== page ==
jahboater
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Re: Introduction to BBC BASIC

Thu Oct 31, 2019 2:31 pm

RichardRussell wrote:
Thu Oct 31, 2019 2:02 pm
The redefining of fabsl to fabs (and others similar) is because the ARM FPU doesn't support 'long double' as meaning the 80-bit (padded to 128-bit) type that the x86 FPU supports.
In 32-bit mode on ARM "long double" is the same as "double", that is 64-bits.
In 64-bit mode, ARM "long double" is 128-bits!

For Intel, the compiler option "-mlong-double-128" gives true 128-bit floating point like aarch64.

jahboater
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Joined: Wed Feb 04, 2015 6:38 pm

Re: Introduction to BBC BASIC

Thu Oct 31, 2019 2:37 pm

RichardRussell wrote:
Thu Oct 31, 2019 12:18 pm
The global variables 'esi' and 'esp' (you can see the assembly language origins of the code there!) are assigned to registers r10 and r11 respectively on ARM. From the warning you are getting these aren't suitable registers for that purpose with your system's ABI; try changing them to different registers.
Or perhaps just remove the asm("r10") part if there is no specific reason to place the variables in those registers.
You will almost certainly get worse code otherwise. As you say modern register allocater's do a good job, and an even better job if there are no pointless constraints.

Inline system calls are the only reason I have found to use "register".

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RichardRussell
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Re: Introduction to BBC BASIC

Thu Oct 31, 2019 3:37 pm

jahboater wrote:
Thu Oct 31, 2019 2:31 pm
In 32-bit mode on ARM "long double" is the same as "double", that is 64-bits.
In 64-bit mode, ARM "long double" is 128-bits!
Indeed (and the 128-bit 'long double' is currently a software emulation) which is why I redefine those 'long double' library functions to their ordinary 'double' equivalents. I think there's a GCC compiler switch to do that on x86 but surprisingly not on ARM. I could explain why BBC BASIC uses the 'long double' type at all but unless you're as obsessively interested in the history of the language as I am it probably wouldn't be welcome!
Or perhaps just remove the asm("r10") part if there is no specific reason to place the variables in those registers.
Well, there is a "specific reason" in that those global variables are very frequently accessed and have their own dedicated registers in the assembly language implementations of BBC BASIC. That, and the comment I found that the only residual value of register variables was in exactly such a language interpreter, led me to conclude that they are probably beneficial. But one would need to do some careful benchmarking to establish that.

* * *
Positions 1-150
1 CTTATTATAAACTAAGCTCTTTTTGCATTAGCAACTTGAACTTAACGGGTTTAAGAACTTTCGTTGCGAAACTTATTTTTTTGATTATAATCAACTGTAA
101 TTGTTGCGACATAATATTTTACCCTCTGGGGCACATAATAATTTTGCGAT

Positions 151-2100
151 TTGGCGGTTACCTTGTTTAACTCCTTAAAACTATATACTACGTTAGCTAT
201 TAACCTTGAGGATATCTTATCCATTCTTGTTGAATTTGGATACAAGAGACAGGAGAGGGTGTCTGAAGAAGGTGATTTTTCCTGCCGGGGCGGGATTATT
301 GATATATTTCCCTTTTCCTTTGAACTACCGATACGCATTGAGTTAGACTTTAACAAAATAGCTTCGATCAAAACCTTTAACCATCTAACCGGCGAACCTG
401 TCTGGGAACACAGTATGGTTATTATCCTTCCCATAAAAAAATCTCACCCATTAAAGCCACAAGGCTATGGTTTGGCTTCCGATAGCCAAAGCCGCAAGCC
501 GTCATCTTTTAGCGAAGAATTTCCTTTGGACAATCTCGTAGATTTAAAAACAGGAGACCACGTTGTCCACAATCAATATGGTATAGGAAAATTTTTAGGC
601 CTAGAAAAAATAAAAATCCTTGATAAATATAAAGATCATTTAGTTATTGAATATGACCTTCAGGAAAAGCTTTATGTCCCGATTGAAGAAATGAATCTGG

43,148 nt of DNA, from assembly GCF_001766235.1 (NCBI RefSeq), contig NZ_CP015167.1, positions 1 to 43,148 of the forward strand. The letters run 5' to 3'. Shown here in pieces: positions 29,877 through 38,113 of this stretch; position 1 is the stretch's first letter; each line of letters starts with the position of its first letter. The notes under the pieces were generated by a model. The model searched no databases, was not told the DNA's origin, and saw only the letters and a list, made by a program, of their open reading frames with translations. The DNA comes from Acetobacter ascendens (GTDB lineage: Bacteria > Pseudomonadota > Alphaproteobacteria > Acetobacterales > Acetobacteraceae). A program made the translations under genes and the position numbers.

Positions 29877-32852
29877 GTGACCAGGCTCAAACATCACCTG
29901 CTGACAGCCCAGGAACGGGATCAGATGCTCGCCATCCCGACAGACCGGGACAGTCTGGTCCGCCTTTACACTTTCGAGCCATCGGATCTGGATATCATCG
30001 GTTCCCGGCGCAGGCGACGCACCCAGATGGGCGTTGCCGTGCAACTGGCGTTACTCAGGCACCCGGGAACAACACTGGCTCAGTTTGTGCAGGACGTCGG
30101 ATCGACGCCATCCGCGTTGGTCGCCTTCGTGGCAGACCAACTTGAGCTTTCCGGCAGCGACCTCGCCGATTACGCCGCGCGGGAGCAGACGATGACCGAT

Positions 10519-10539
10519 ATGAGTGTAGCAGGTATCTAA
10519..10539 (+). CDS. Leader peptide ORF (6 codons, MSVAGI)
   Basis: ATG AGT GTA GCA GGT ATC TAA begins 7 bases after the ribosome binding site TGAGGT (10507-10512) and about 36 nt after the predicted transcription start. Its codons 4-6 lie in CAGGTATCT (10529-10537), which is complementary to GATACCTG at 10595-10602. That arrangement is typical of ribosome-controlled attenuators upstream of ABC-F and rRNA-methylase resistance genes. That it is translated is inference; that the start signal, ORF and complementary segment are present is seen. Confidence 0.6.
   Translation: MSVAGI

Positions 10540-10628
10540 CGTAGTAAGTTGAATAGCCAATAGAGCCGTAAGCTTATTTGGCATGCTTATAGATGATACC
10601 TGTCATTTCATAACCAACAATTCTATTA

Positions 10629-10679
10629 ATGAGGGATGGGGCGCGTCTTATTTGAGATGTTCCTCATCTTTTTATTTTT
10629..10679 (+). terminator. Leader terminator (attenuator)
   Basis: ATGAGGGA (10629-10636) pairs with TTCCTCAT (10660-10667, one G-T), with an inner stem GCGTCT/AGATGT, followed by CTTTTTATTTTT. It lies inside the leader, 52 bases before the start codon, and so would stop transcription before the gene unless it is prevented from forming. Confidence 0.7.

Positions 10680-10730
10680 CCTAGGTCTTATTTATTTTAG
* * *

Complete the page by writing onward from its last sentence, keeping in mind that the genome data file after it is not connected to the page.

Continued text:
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RichardRussell
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Re: Introduction to BBC BASIC

Mon Nov 04, 2019 12:04 pm

I found a rather nasty bug yesterday, which (in admittedly statistically unlikely circumstances) could cause the INSTALL statement to hang. The source at GitHub has been updated with the fix.

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RichardRussell
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Re: Introduction to BBC BASIC

Sun Nov 10, 2019 6:23 pm

Congratulations are due to David Williams (aka BasicBoy) whose BBC BASIC game 'Tyoob' has won Second Prize at the recent SyntaxBomb game coding competition. Here's a YouTube video of the game running on a Raspberry Pi 3 (apparently it runs rather more smoothly on a RPi 4).

David has had great success with the BBC BASIC games he has submitted to SyntaxBomb; of his three contest entries ('Forces of Darkness' in the Halloween-themed contest in 2017, 'Maizie Bones' in the maze-themed contest in 2018 and 'Tyoob' in the mix-it-up contest this year) two have won First Prize and one Second Prize! In another SyntaxBomb competition (which David didn't enter) a game written in BBC BASIC also won.

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